Expert launches ground-breaking therapy for Māori kaumātua with dementia

Haumanu Whakaohooho Whakāro – Māori is a type of Cognitive Stimulation Therapy (CST) and the first to be specifically adapted for Māori kaumātua.

Dr Makarena Dudley, researcher in the Centre for Brain Research in the Faculty of Medical and Health Sciences

Māori with mild to moderate mate wareware or dementia, will now have access to a new and tailored therapy that can improve their quality of life, thanks to Dr Makarena Dudley (Te Rarawa, Ngāti Kahu), a researcher at the Centre of Brain Research at Waipapa Taumata Rau, with support from Alzheimers NZ.

She says Haumanu Whakaohooho Whakāro – Māori is a significant step in Aotearoa New Zealand’s efforts to provide valuable and viable dementia care. The manual for Haumanu Whakaohooho Whakāro – Māori will be launched at Te Mahurehure Marae (Tāmaki Makaurau) on March 1.

“CST has shown to improve cognitive functioning and quality of life with people who are in the early to moderate stages of dementia,” Dudley says.

“But I think for any intervention to be effective, it must fit within the cultural context of the person who is receiving it.

“There was evidence of this when we spoke to kaumātua with mate wareware on the marae for that window of time, all the difficulties they were experiencing – the confusion, the inability to find the right words, and so on – disappeared.

“And so Haumanu Whakaohooho Whakāro – Māori has been embedded within a Māori environment, both physically and mentally.”

The therapy comprises 15 activity-based sessions held twice weekly for seven weeks with groups of up to eight people.

Based on theoretical concepts of reality orientation, validation, reminiscence and cognitive stimulation, each session has a different focus.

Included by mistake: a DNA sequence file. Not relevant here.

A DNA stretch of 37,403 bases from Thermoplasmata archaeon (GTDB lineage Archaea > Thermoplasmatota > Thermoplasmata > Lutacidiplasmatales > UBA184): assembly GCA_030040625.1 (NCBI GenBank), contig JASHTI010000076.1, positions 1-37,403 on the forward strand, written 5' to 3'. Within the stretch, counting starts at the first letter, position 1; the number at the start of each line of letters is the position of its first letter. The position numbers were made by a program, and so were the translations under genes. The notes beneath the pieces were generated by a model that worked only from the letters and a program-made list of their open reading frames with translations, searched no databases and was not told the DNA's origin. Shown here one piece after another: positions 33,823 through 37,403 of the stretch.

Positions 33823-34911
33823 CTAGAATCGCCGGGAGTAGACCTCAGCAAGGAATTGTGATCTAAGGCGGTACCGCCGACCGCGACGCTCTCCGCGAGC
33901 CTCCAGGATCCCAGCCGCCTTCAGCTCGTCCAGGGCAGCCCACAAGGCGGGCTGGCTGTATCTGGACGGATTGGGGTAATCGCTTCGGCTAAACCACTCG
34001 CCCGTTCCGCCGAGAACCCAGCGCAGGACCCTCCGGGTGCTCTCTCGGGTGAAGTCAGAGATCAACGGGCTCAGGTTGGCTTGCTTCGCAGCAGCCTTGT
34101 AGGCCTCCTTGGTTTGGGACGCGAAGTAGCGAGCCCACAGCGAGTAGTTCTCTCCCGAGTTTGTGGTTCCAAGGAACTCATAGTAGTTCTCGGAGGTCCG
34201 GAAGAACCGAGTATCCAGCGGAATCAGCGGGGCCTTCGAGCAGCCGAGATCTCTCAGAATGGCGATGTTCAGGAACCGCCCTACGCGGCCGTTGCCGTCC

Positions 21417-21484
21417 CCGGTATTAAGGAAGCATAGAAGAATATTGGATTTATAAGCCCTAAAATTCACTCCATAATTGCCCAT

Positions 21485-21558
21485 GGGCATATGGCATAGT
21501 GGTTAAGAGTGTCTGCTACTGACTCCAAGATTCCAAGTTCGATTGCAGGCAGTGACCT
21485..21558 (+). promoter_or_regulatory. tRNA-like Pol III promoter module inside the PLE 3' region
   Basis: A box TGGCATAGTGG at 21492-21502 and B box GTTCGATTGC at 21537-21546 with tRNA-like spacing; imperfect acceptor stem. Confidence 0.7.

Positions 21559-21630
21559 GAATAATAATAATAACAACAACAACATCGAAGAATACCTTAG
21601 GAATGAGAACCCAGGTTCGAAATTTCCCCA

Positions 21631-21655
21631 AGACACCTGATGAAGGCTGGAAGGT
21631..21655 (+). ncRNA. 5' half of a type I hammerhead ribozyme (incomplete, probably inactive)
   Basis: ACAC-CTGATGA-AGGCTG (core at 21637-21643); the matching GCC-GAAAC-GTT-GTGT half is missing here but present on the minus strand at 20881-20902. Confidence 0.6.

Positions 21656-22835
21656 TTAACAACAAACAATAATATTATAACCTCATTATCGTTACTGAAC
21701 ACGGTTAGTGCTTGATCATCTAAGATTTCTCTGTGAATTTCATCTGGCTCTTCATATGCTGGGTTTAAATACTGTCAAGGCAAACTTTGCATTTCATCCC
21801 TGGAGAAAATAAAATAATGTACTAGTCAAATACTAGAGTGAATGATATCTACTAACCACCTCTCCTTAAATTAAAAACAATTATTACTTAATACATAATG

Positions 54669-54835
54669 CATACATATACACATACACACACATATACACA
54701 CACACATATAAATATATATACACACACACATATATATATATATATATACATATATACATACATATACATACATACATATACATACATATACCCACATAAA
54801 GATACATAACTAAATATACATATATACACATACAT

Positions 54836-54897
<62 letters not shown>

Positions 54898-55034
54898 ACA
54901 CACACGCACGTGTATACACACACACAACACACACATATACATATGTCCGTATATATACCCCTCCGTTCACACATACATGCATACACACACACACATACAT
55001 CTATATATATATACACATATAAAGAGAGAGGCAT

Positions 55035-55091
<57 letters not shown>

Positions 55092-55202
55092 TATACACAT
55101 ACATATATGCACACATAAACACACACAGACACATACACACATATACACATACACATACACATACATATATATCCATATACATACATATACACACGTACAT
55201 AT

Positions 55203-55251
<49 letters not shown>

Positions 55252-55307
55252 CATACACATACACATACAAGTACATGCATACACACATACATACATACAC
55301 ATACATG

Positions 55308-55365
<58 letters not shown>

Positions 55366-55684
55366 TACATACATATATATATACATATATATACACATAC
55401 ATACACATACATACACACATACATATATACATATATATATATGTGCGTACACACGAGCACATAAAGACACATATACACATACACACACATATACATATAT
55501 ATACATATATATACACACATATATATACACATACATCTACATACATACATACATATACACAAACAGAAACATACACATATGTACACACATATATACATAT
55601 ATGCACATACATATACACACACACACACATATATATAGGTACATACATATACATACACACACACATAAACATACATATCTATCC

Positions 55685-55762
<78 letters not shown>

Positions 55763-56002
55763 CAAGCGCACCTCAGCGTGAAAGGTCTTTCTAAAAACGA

These can include topics such as sounds, orientation, childhood, food, physical games and current affairs – all of which stimulates thinking and memory recall.

“There is very little support available for whānau living with mate wareware in the community, and it’s essential for participants to have fun and enjoy the sessions,” Dudley says.

“CST can address that gap by providing a platform for whānau to engage in a programme that has the potential to slow down the progress of mate wareware, in an environment that is embedded in tikanga Māori and Te Ao Māori.”

Alzheimers NZ Chief Executive Catherine Hall is delighted to have partnered with Dr Dudley for this important mahi and looks forward to Aotearoa New Zealand’s first ever Māori CST programme being available.

“This work is incredibly important as it will support Māori and people living with dementia mate wareware to live their best possible lives in their communities.”

Collaborations on this project include Clinical Neuropsychologist Dr Tai Kake (Ngāpuhi), Alzheimers NZ’s Dementia Learning Centre Director Dr Kathy Peri and School of Medicine Associate Professor at the University of Auckland Dr Gary Cheung.

Following the launch, Dr Dudley will continue to work with Alzheimers NZ to train Māori CST facilitators and then help deliver the adapted programmes.

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Te Rina Triponel | Kaitohutohu Pāpāho Māori